The always intriguing Alex Pareene has a lengthy piece up on David Frum’s twin articles from the past month (one about how Ted Cruz could ostensibly become the Republican nominee for the presidency in 2016 and another about how he could then win a general election). Pareene seems to be doing two things in his look into Frum’s head – correcting the more egregious errors (like the plainly inaccurate levels of turnout in past elections he references), but also probing for what the hidden message for Democrats.
Pareene’s answer is a thoughtful look at how delusionally certain Frum is that Democrats “playing” the class card would wreck their chances for the White House in 2016. But he seems to be operating with the assumption that the intended audience for these pieces are Democrats, liberals, progressives, or some other faction in opposition to the GOP coalition.
(Where these columns make sense though, from here.)
It’s a common refrain on the right that the US is a center-right country, so even when writing for the Daily Beast, I don’t think it’s out of the question to consider that Frum might be talking to his political compatriots or just voicing an opinion for his own pleasure of seeing it in print. Taking that approach, of his latter article especially being more of a fantasy for Republicans than a warning to Democrats, there’s something else to be learned from it.
In between the relatively thoughtlessly strung together happenstances that Frum envisions as launching Cruz to the White House, there’s a lot of chestnuts. He says that Ted Cruz could on Spanish language television, in English, “This is America. We obey the law. People who can’t deal with that don’t belong here” and yet not motivate much of the Latin@ electorate to vote against such a hostile take on the issue of undocumented immigration. He has Cruz also simultaneously liberated from conventional fundraising avenues for conservatives (by “angel” donors) but without even a trace of being beholden to either those bankrollers or his conservative base, in terms of what he could run on.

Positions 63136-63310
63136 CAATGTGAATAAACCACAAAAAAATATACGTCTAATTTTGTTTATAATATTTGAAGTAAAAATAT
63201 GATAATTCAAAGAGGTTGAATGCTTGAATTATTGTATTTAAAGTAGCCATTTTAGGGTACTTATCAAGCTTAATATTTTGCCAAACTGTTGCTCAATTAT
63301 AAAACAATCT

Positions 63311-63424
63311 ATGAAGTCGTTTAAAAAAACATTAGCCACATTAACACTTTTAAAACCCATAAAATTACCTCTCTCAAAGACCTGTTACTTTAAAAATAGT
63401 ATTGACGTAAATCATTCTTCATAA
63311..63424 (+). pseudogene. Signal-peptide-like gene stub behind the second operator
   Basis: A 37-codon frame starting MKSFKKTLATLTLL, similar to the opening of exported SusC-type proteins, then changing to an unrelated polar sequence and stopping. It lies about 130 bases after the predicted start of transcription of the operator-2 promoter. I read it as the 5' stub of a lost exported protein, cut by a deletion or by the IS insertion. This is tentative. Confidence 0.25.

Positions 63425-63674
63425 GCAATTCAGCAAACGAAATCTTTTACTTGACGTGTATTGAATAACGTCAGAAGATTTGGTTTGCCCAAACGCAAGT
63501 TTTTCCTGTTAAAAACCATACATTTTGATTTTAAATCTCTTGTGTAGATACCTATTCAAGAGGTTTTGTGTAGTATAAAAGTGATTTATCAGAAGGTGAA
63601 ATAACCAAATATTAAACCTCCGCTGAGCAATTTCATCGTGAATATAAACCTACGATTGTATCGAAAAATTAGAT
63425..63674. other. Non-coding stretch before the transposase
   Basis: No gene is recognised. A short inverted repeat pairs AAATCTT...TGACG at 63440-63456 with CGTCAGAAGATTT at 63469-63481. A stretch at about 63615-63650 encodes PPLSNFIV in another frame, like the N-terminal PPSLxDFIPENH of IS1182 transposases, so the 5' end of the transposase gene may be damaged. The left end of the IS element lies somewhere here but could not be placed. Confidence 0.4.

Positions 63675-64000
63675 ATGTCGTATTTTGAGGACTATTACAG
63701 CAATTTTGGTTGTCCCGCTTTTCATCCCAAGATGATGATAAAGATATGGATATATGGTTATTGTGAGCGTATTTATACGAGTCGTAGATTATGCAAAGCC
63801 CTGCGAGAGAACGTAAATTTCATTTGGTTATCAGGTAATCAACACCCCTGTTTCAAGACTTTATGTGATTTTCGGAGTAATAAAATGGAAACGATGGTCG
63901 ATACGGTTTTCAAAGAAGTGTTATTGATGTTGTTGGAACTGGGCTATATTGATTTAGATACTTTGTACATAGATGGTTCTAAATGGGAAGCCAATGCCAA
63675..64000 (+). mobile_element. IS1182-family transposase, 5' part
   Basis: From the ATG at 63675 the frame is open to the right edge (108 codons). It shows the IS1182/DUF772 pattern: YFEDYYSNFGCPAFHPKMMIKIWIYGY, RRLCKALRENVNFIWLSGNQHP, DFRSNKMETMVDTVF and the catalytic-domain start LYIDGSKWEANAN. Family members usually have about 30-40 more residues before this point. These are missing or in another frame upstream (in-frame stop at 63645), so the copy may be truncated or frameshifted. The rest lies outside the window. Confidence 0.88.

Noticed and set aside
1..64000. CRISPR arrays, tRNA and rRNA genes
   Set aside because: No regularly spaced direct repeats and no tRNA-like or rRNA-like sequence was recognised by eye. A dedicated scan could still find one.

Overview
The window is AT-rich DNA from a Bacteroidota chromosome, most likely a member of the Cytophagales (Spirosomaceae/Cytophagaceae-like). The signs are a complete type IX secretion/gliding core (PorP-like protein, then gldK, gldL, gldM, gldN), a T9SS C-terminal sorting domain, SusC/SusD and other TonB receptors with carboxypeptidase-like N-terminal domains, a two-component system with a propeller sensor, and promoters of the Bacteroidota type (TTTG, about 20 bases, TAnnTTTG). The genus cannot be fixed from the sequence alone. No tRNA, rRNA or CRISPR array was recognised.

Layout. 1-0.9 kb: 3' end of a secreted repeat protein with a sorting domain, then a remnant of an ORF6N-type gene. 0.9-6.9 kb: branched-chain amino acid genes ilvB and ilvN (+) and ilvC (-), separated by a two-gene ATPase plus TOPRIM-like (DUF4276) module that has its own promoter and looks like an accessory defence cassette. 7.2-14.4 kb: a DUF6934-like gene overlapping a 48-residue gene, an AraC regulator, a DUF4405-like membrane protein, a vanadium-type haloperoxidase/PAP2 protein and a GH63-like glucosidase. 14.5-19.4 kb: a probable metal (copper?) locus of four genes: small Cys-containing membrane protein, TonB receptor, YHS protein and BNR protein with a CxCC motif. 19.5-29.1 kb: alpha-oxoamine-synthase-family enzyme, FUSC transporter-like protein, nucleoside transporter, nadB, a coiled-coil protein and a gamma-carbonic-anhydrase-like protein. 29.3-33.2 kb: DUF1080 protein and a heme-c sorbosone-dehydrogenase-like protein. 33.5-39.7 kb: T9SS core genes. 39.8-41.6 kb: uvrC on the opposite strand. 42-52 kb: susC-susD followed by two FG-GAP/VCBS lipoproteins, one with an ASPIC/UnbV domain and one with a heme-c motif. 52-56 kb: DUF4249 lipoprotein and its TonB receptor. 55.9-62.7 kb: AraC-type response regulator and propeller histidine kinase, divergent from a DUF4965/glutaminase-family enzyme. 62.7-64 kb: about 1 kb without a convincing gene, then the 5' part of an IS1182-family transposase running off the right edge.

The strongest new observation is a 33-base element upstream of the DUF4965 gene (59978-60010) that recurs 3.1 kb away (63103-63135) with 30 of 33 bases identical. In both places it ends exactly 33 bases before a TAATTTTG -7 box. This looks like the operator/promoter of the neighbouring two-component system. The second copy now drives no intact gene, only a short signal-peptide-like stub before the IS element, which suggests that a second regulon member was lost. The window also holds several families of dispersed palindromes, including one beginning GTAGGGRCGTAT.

Throughout both pieces there’s an implicit longing for a past formula to suddenly become feasible again. In the first, Frum writes,
“The plan [for Cruz’s ascendancy to the GOP nomination] is obvious enough: to emerge as the next acknowledged political leader of American conservatism in the apostolic succession that begins with Robert Taft, continued through Barry Goldwater and Ronald Reagan and Jack Kemp, and has had no agreed successor since Newt Gingrich’s retirement from Congress in 1998.”
In case that conspicuous absence at the end there isn’t obvious enough, there’s this gem from the second piece: “Cruz delivered half his convention speech in Spanish and used the other half to rededicate the party to “the compassion of conservatism,” a subtle variant of an old phrase that delighted convention delegates.” Yes, what Frum really seems to want is to reinvent the second Bush administration’s political hallmarks and structures.
In short, all this recent writing reads like an escapist fantasy. In it, in Frum’s own words, a president can win with “the vaguest platform” and the “most issue-free campaign” in immediate memory. It’s basically a push-button presidency, where Cruz simply… wins because the Democrats are divided, the electorate is more White, and US voters aren’t swayed by arguments for economic equality. The imagined world that Frum seems to deeply want is one where Republicans win because why not. It’s important to realize how unrealistic that is, however, and how rooted that is in view what were actually historical exceptions (like the 1984 presidential election) as the norm.